Degenerative disc disease (DDD) is a medical condition where one or more discs in the back lose strength. Despite the name, degenerative disc disease isn’t technically a disease but a progressive condition that worsens over time due to wear and tear, or injury.
The discs in your back are situated in between the vertebrae of the spine and act as cushions and shock absorbers. They help you stand up straight and move through everyday motions, such as bending over or twisting around. As people age, DDD can worsen and cause mild to extreme pain that can interfere with your everyday activities.
Symptoms of Degenerative Disc Disease
Some of the most common symptoms of degenerative disc disease include pain that:
- Primarily affects the lower back
- Could extend to legs and buttocks
- Stretches from neck to arms
- Can be worse from sitting
- Worsens after bending or twisting
- Comes and goes in a few days or extends to several months
People with DDD might exhibit less pain after walking or exercise. Additionally, DDD can cause weakened leg muscles and numbness in your arms or legs.
Causes of Degenerative Disc Disease
DDD is primarily caused by natural wear and tear of spinal discs. Over time, discs tend to dry out and lose their support and function, leading to pain and other symptoms. DDD can start developing in your 30s or 40s and progressively worsen as you age. However, the condition can also be caused by overuse from sports or repetitive activities, or injury. Once a disc is damaged, it can’t repair itself.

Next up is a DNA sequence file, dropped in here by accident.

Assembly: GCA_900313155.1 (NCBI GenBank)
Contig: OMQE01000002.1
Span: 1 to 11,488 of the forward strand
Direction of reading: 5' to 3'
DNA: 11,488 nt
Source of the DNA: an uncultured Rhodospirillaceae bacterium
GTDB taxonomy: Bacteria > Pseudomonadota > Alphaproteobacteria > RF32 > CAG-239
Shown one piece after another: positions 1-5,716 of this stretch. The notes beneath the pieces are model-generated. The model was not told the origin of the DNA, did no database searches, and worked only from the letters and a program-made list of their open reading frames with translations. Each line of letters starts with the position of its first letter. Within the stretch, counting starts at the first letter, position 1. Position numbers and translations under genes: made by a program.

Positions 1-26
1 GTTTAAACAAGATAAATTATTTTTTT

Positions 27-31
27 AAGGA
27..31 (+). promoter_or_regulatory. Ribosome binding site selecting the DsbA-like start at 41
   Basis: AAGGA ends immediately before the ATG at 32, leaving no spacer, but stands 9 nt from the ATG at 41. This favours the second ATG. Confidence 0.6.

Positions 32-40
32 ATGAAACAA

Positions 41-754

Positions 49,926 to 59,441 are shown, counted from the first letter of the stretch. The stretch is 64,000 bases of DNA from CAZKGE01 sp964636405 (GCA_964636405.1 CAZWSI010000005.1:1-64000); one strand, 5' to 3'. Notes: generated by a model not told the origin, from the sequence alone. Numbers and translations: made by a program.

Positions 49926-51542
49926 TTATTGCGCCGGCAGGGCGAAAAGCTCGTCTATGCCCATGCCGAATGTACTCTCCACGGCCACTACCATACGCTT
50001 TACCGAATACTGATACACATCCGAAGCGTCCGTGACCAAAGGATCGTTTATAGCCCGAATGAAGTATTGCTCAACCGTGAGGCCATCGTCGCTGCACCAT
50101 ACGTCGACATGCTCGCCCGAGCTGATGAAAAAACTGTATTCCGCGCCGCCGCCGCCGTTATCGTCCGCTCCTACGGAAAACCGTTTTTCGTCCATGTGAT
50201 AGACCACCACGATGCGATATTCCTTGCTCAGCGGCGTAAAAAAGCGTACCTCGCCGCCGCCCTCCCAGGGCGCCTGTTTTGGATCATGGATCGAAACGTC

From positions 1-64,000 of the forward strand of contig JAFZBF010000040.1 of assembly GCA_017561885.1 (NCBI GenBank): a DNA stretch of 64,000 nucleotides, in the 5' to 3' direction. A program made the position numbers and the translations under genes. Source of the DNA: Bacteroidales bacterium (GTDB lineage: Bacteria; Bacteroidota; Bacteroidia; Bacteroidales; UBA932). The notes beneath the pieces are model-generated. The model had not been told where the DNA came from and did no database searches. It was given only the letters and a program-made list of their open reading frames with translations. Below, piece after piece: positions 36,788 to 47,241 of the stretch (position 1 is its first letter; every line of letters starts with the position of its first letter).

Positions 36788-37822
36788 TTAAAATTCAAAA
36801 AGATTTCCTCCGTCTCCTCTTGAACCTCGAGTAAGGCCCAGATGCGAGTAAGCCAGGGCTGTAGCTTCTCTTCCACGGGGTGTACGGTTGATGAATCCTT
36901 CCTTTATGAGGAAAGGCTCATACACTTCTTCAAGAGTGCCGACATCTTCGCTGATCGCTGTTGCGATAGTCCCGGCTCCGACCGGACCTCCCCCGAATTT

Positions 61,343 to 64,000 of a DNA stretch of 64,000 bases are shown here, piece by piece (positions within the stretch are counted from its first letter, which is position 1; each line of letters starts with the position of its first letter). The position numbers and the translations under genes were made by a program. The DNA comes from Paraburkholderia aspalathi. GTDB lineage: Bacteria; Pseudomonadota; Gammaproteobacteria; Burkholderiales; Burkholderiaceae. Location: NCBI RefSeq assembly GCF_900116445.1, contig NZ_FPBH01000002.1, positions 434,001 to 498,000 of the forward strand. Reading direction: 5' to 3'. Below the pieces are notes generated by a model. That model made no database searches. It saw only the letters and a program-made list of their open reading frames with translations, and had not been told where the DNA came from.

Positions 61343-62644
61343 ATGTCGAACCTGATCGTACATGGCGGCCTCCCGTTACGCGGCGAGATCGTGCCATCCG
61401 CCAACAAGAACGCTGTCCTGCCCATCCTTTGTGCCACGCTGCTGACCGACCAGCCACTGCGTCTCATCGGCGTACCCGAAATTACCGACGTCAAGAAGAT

Age is the major risk factor for degenerative disc disease. The discs in between the vertebrae often shrink down and lose their cushiony support as people age. Almost every adult above the age of 60 has some form of disc degeneration. However, not all cases cause pain.
Long-term repetitive activities that place a lot of pressure on certain discs can also increase your risk. Other risk factors include car accidents, overweight or obesity, and a sedentary lifestyle.
Diagnosis of DDD
An MRI can help detect degenerative disc disease. Your doctor may recommend this type of imaging test based on a physical exam or an investigation into your symptoms and health history. Imaging tests can reveal damaged discs and help rule out other triggers of pain. When you receive a diagnosis of DDD, it does not mean that you’re disabled or headed for a downward spiral of spinal degeneration. In fact, DDD is often a part of the natural aging process that we all go through at some point in life. And the good news is that you can mitigate the associated pain through a variety of treatment solutions, including massage therapy.
Massage Therapy Treatment for DDD
From a Massage Therapy point of view, the approach in treating DDD is to strike a balance between reducing muscle tension and enhancing traction (decompressing the targeted vertebral segments). Finding a “green zone” of treatment is critical since the spasms that occur through the neck or low back happen because the body is trying to protect that area. By applying slow, repetitive, methodical massage between soft tissue and joint mobilization (spinal decompression), massage therapy can help relieve pain and allow you to move easier and execute strengthening exercises efficiently.